It is a very beautifull double homozygous Ball Python. In reality they are simply an animal that exhibits two traits at one time ( a man made wonder ). The great thing about Bumblebees is that since they are two dominant traits in one - you can make Bumblebees simply by breeding a Bumblebee to a normal. Your chances ( based on a punnett square ) are as follows: Out of a four egg clutch you theoretically should produce 1 Bumblebee - 1 Spider - 1 Pastel & 1 normal.
Piebald Ball Python


First proven in 1997 by Peter Kahl, piebalds display a color and pattern mutation. Piebalds have blotches of pure white, outlined by orange, in random spots on the body. The "normal" areas that remain brown have a distinct aberrant pattern that differs from the pattern of wild type animals.
Enchi Ball Python
Enchi (Enchi Pastel)

First proven in 2002 by Lars Brandell, the Enchi is another color and pattern mutation resulting in a reduced pattern and a somewhat hypo melanistic/increased yellow appearance. The homozygous form is called the super Enchi, and has a more agsagerated appearance than the heterozygous Enchi.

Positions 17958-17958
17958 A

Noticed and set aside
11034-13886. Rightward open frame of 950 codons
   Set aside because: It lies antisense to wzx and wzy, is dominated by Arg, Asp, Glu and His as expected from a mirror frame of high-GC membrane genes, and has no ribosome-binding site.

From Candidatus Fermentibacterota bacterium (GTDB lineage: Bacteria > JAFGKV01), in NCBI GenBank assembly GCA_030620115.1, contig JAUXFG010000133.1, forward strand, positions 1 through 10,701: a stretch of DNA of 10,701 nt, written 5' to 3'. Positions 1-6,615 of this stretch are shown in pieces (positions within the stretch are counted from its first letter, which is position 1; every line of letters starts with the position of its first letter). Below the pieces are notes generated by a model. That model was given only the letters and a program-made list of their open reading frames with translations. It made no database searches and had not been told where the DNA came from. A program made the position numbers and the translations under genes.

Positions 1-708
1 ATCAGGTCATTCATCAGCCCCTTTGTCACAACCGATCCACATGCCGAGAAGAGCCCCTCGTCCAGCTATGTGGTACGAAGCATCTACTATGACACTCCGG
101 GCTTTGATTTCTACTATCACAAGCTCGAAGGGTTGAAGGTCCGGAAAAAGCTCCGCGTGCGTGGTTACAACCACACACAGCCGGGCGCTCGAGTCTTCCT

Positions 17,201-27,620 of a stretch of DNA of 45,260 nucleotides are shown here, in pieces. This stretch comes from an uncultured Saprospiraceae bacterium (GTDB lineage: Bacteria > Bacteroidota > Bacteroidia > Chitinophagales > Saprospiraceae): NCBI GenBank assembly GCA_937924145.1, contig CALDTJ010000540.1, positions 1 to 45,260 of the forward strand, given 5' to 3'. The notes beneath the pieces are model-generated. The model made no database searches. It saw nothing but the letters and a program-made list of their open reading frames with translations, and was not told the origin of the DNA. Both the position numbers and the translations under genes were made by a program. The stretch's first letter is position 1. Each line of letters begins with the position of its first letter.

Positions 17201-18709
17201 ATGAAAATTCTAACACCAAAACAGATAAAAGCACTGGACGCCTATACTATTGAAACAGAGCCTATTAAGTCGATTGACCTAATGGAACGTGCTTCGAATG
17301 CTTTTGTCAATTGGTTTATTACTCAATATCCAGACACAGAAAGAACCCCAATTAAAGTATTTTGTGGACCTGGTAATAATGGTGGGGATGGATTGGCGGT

Pinstripe Ball Python
This is a dominant color and pattern mutation. Pinstripe ball pythons have fine dark brown lines that form various random patterns that weave through the gold background. Pinstripes do not have patterns on the head like spider ball or clown ball pythons. However, they do have light-colored heads. Pinstripes have very unique and cryptic markings, and they have also been used to create some very new and exciting color combinations.
Ghost Ball Python
Ghost/Hypos display a color mutation that reduce the amount of black pigment. There are several proven compatable ghost lines, orange, butterscotch, yellow, blue and green, and a few similar looking and genetic animals that aren't compatible with hypos. Since wild type ball pythons have some degree of black pigment covering all non-white areas of their skin, hypomelanism gives the animal a washed look, as if they were sprayed with a coat of transluscent off-white paint.
Ghost Ball Python
Lesser Platinum